SHEBOYGAN, Wis. Twenty-five holes and 12 hours later, Phil Mickelson is lurking at the PGA Championship.
Mickelson is not in immediate contention. He finished his fog-delayed first round Friday morning with a 73 after playing the last seven holes, then rallied with four birdies on his closing nine in his afternoon round as the winds increased to shoot 69.
You can't say Mickelson is in the thick of contention. When Mickelson finished his second round, Matt Kuchar held the lead at eight under par. Phil is six back. But you can't say Mickelson is out of it, either. Six shots can be made up in one round. The PGA still has 36 holes to go, and a lot of wild weather yet to come.
"It's been a long day," Mickelson said early Friday evening after his round. "I'm playing well, I thought. I drove it in some terrible spots the first 27 holes, but I drove it better coming in. This is a penalizing golf course where I was driving it. To keep it around par for the first 27 holes was a feat.
"I fought hard today, and I'm still within striking distance."
Mickelson's afternoon round was marred by a double bogey at the 18th hole, his ninth. He drove into one of those insidious, narrow Pete Dye bunkers in the left rough. From there, he hit his approach shot into trouble and ended up with a lengthy bogey putt, which he missed. That dropped him back to one over par for the tournament.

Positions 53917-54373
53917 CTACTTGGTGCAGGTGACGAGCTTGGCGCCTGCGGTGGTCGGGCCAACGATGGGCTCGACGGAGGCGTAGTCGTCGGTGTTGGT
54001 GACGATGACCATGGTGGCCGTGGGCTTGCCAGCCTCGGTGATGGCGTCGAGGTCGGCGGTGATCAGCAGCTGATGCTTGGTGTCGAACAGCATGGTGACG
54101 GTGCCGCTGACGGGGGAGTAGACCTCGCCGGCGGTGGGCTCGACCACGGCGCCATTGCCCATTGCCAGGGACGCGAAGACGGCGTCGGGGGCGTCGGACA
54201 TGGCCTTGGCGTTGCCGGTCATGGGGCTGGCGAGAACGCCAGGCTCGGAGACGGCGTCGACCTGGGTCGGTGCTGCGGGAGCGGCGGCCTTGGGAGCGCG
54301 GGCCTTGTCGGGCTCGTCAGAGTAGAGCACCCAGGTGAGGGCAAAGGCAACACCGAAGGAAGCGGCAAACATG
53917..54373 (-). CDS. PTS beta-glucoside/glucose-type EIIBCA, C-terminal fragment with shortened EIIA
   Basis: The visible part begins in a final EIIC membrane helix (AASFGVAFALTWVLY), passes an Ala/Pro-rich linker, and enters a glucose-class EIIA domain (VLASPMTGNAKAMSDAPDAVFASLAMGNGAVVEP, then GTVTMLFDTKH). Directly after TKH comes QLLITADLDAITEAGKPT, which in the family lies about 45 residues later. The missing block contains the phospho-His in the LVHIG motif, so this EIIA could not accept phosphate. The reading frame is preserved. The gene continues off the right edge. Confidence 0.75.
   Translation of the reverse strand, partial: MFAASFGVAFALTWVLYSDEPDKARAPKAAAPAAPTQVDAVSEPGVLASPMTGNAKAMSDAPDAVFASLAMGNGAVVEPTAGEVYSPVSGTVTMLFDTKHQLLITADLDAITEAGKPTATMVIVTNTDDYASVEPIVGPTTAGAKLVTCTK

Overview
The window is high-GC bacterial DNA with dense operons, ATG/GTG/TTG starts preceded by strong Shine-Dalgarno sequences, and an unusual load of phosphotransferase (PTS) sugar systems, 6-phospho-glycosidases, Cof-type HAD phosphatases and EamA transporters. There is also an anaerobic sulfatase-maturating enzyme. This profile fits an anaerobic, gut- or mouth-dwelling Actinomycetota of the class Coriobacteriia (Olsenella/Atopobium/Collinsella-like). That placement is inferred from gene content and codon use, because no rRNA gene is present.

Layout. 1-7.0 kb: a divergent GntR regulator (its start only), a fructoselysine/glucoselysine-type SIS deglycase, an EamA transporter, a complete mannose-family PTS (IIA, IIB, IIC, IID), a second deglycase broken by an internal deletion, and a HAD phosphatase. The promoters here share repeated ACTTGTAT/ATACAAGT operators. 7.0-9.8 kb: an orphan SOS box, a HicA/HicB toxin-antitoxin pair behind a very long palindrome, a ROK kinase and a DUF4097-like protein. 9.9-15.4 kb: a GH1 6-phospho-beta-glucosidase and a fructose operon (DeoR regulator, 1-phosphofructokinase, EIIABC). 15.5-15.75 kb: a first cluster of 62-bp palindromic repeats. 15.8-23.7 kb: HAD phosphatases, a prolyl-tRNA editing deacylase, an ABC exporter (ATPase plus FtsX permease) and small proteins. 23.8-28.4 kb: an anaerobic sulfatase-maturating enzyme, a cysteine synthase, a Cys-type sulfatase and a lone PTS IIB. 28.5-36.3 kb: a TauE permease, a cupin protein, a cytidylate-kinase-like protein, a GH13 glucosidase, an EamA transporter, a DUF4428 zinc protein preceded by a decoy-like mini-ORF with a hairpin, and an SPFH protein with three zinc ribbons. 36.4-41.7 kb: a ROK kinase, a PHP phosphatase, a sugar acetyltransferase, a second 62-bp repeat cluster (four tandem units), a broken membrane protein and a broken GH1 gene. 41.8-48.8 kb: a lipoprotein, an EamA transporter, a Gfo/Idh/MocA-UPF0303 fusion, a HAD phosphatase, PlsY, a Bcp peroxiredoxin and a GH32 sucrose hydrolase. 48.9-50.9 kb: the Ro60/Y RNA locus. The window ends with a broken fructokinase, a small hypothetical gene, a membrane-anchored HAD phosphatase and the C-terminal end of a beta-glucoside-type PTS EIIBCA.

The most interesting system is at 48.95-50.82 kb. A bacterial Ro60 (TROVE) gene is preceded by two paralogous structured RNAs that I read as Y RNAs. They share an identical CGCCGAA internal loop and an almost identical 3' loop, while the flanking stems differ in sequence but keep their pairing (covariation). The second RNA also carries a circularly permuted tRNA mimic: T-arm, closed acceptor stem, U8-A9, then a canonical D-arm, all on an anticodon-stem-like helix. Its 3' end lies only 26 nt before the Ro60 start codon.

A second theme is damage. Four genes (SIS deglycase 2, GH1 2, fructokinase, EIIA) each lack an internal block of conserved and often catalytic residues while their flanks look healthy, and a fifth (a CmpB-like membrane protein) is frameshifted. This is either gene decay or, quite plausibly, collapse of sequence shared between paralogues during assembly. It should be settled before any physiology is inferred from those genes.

He took advantage of the par 5s, getting close to the second green in two. His short pitch from the left rough wasn't very good (by his standards), but he rolled in an 18-foot birdie putt and drew a big cheer from a strongly pro-Phil gallery. First up on the tee at the par-3 third hole, he dropped an iron shot to within a foot of the cup in a strong crosswind. The fans standing on the mangy hillside gave him a raucous welcome when he walked onto the green. He gave them a wave of acknowledgment as he finished drinking out of a water bottle. When he made the birdie putt, he got another roar.
At the fourth tee, he lost his drive to the left and was so disgusted with himself that he made a left-handed, baseball-style swing at an imaginary waist-high pitch, shook his head, then stepped over to the side of the tee, smiled in chagrin and shook his head again. He stared out at the waves on adjacent Lake Michigan while Graeme McDowell and Louis Oosthuizen hit their tee shots.
Mickelson's drive found another bunker, and, like his playing companions, he wasn't able to reach the green in two. He played a high lob shot from a grassy knoll just short of the green, a good shot to five feet, but lipped out that par putt as it began to rain, water droplets dotting the sandy bunkers with tiny wet circles.
The fourth hole is on the southern end of the Straits course and the wind was coming from the southeast, so the next three holes played downwind. Mickelson got a mandatory birdie at the par-5 fifth hole and another at the eighth to keep his hopes of winning alive.
"I shot 10 under on the weekend at Augusta this year and was able to leapfrog everybody," Mickelson said. "I just want to be in position to do that again. I'd like to be eight or nine under right now, but I feel confident with the putter. I feel like I can shoot five or six or seven under and get back into it."